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U.S. Decries Iranian Arms Shipments to Hizbollah

By Robin Wright
Los Angeles Times

The Clinton administration denounced Iran Thursday for escalating arms shipments to Hezbollah guerrillas in Lebanon and charged that Tehran is trying to thwart the efforts of Secretary of State Warren Christopher as he shuttles around the Middle East in search of a cease-fire.

The third planeload of supplies in 10 days arrived in Damascus, Syria, Tuesday, according to senior U.S. officials. The Iranian 747 contained crates of arms, including the Katyusha rockets that are among the weapons Hezbollah guerrillas continue to fire across the Lebanese border into northern Israel.

Iran's cargo planes are landing at the Damascus International Airport, the same airport where the blue-and-white U.S. Air Force plane carrying Christopher and his staff land on his shuttle diplomacy stops.

In an telephone interview Thursday, Iranian deputy foreign minister Javad Zarif called the report of the weapons shipments "a baseless allegation. We have increased our humanitarian aid to Lebanon after the recent Israeli aggression because of the increasing need of people for assistance and because they have been displaced." Zarif was in New York for a debate on Lebanon at the United Nations.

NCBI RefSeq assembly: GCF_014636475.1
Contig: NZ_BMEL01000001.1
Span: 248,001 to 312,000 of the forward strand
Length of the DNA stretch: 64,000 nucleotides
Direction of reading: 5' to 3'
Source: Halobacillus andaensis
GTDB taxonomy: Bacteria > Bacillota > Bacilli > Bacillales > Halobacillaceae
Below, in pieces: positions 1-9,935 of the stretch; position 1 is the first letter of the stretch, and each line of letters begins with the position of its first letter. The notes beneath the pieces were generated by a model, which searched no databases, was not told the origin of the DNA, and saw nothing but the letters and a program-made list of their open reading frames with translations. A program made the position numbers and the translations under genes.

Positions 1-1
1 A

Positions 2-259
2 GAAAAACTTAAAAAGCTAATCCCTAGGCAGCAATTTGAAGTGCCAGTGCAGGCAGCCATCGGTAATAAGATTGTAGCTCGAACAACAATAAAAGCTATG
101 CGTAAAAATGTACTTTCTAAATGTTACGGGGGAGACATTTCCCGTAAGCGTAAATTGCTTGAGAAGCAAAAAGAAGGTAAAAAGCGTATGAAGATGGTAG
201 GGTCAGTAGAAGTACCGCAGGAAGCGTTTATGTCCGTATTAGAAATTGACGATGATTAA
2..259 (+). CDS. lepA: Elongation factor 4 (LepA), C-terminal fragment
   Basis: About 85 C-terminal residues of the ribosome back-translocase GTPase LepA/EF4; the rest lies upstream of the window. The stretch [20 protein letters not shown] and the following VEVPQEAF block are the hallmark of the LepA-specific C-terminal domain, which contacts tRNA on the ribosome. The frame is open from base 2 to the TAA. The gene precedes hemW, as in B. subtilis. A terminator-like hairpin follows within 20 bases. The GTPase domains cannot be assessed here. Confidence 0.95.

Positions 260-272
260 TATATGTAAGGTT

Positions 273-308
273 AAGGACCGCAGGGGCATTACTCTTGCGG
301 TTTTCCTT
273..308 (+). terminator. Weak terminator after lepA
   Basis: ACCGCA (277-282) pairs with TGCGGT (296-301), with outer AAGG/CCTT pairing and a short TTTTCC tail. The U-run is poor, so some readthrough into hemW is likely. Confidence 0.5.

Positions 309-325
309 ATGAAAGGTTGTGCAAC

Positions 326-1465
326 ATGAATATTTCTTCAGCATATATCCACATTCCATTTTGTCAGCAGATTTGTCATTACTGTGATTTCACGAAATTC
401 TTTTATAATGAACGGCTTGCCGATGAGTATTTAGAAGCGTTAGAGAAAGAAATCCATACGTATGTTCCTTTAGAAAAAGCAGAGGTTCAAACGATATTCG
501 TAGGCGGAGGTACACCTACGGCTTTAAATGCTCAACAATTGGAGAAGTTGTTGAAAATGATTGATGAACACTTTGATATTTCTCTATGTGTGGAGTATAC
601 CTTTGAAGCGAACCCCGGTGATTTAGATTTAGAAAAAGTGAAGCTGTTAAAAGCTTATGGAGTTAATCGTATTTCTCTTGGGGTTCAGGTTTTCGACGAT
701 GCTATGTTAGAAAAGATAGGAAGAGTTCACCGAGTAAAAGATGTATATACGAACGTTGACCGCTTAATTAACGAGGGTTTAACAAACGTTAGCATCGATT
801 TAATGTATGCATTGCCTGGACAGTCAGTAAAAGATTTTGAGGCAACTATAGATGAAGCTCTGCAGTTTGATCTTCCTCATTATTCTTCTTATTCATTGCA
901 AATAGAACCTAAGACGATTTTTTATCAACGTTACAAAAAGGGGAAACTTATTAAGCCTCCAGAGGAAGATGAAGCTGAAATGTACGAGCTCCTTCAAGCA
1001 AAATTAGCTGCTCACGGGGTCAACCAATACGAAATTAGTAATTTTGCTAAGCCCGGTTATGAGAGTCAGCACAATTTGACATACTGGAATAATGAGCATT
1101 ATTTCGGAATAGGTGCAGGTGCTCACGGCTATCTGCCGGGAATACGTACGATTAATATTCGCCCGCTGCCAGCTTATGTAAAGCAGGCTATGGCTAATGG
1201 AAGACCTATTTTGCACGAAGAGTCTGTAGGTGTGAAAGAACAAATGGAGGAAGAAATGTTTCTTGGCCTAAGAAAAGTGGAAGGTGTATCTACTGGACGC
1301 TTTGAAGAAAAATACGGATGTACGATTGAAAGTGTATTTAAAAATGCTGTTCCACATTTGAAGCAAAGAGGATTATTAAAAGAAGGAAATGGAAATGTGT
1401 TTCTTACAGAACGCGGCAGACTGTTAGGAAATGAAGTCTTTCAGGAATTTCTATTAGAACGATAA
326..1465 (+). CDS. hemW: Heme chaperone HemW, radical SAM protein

But a senior U.S. official claimed Thursday that Iran is not only pumping up assistance to its Lebanese allies and trying to undermine the peace process, but also to see to it that Christopher, the most outspoken U.S. official critical of Iran, experiences "pain, agony, embarrassment and failure" as he seeks a cease-fire between Israel and Hezbollah.

From Iran's perspective, the heightened conflict between Israel and Lebanon has offered a rare opportunity to exert control in an area from which it has increasingly been excluded, U.S. officials say.

Hezbollah fighters were at a training camp outside Tehran in March, U.S. officials say, and Pentagon sources suspect the training was in preparation for new attacks. In the past, Hezbollah fighters have been trained by Iranian Revolutionary Guards in Lebanon's eastern Bekaa Valley, which abuts the Syrian border.

Keeping Hezbollah trained and supplied with Katyushas and other weapons allows Iran's allies to sustain pressure on Israel as well as on other parties involved in one of the Mideast's most volatile spots. U.N. military observers in Lebanon say 1,100 Katyushas have been fired at Israel over the past two weeks, and there is no indication that Hezbollah faces any imminent weapons shortage - or any reason to agree to a cease-fire, U.S. officials say.

Zarif insisted that Iran is trying to end rather than fuel the conflict, just as it was "instrumental in obtaining the 1993 understanding that ended that round of attacks.